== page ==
The Ministry of Food and Agriculture has disclosed that the government was talking to some African development banks for funds to support rice farming in the Upper East Region.
The sector Minister, Dr. Owusu Afriyie Akoto, made the disclosure when he interacted with rice farmers at Gbedemgblisi in the Upper West region, as part of his tour in the northern part of the country.
While commending the rice farmers, he stressed that Upper East holds loads of potential for rice production.
“We have noticed that this region [referring to Upper East] is a potential region for rice production as valleys are developed for rice farming,” he said.
He was upbeat that Ghana will become the rice production centre in the whole of the West African Sub-region.
On that score, Dr. Afriyie Akoto indicated that a bill had been sent to Parliament for a committee to be set up to reward in particular rice farmers in the Upper East.
However, he pleaded with the farmers to cooperate with the government to help stop the illegal exportation of food to neighbouring countries.
Speaking on behalf of the Chief of Gbedemgbilisi, John Amogili, thanked the minister for the visit, adding that “your quest to develop here has really helped provide jobs for my people—we have over 1,000 workers working in the valleys.
He was happy to assert that currently, the youth in Gbedemgbilis do not migrate to other towns to seek for jobs “because there are jobs here.”
He also noted that social vices in the community have reduced drastically.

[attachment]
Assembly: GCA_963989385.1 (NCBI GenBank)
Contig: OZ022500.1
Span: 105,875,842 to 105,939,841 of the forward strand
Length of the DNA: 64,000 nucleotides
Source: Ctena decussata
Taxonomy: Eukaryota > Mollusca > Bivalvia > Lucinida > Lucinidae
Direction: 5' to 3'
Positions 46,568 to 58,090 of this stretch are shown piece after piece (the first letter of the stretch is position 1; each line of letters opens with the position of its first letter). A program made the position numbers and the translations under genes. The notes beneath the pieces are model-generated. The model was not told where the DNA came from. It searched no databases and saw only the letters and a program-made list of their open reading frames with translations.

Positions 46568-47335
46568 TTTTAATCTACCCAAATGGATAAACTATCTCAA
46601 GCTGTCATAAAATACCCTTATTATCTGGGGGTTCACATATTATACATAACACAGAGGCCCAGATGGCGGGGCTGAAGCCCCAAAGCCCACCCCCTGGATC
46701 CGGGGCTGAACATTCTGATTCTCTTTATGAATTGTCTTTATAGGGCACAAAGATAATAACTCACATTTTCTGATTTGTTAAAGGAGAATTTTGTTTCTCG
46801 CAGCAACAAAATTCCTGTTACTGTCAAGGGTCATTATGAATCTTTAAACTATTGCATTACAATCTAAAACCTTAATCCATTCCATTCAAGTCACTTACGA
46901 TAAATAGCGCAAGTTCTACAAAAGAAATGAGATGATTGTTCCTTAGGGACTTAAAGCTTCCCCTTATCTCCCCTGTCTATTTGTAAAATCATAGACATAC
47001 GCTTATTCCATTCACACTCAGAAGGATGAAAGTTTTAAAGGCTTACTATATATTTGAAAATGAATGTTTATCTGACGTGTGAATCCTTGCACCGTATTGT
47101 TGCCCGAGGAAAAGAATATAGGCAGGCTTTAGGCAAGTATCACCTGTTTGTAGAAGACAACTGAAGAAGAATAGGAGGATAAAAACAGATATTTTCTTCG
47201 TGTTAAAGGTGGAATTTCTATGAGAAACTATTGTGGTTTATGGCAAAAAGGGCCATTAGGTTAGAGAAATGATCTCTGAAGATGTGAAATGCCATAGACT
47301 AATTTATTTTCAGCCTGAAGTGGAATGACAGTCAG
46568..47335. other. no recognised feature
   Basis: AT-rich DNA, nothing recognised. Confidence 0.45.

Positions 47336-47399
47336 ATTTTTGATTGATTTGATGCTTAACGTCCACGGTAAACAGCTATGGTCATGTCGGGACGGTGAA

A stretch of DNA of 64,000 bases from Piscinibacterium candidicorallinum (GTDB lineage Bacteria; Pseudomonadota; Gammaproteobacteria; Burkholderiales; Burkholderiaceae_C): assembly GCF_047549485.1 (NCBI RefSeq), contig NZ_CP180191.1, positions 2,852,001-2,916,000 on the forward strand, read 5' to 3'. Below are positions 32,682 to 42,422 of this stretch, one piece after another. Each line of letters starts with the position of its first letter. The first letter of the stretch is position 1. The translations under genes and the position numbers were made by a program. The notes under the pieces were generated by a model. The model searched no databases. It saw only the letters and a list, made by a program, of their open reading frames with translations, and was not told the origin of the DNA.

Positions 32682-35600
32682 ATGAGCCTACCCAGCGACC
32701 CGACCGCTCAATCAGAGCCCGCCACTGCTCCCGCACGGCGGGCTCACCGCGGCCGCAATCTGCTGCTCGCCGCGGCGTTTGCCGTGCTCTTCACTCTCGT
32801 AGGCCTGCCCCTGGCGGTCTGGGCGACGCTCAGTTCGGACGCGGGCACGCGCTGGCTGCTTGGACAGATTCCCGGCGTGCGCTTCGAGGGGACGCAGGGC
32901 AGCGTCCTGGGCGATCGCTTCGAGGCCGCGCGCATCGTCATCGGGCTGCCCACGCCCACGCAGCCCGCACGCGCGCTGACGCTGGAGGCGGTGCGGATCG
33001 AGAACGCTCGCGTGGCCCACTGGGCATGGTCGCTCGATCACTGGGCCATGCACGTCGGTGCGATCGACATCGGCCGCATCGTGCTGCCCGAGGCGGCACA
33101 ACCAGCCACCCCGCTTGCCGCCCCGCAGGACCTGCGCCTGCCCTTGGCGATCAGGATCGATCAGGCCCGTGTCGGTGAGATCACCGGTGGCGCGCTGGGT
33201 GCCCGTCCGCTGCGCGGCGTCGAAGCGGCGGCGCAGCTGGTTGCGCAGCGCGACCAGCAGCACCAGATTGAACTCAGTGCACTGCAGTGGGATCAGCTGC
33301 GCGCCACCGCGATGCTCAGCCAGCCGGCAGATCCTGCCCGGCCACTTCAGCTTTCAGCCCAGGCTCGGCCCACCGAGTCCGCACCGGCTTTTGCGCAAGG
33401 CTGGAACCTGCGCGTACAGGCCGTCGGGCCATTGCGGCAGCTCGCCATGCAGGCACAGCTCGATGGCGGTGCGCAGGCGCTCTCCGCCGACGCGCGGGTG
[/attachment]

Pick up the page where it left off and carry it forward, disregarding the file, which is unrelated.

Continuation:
For the rice farmers, they were very elated at the minister’s visit. However, they lamented that they were confronted with problems such as lack of motorable roads, irrigation facilities, and warehouses to store foodstuff.
From Gbedemgbilis, Dr. Afriyie Akoto visited another rice factory at Fumbisi—Achaabwen Enterprise (Masim Rice). The Operations Manager of Achaabwen Enterprise, John Mensah Ganyaglo, bemoaned that they struggle to get raw materials to feed the factory, adding further that there was a lack of a ready market for their produce.
Dr. Afriyie Akoto rounded up the day by addressing a durbar of staff members of the ministry in the region and other stakeholders at the Upper East Regional Coordinating Council
He urged the rice farmers to switch to organic fertilisers, adding that “in the Savannah areas you could get plenty manure from livestock.”
“I’ll entreat my directors to teach farmers how to use organic fertilisers. I’m really impressed with the yields despite the challenges you’ve been facing,” he expressed.
The minister told the gathering about the ban on the exportation of food to Ghana’s neighbouring countries.
“…but we keep hearing of smuggling of food, and this is really worrying,” the minister bemoaned.
“I’ll entreat your all to report any form of such actions to the authorities. If they want their farmers to produce surpluses they should copy Planting for Food and Jobs. I plead with you to cooperate with the authorities to protect whatever is left in the country,” Dr. Afriyie Akoto pleaded.
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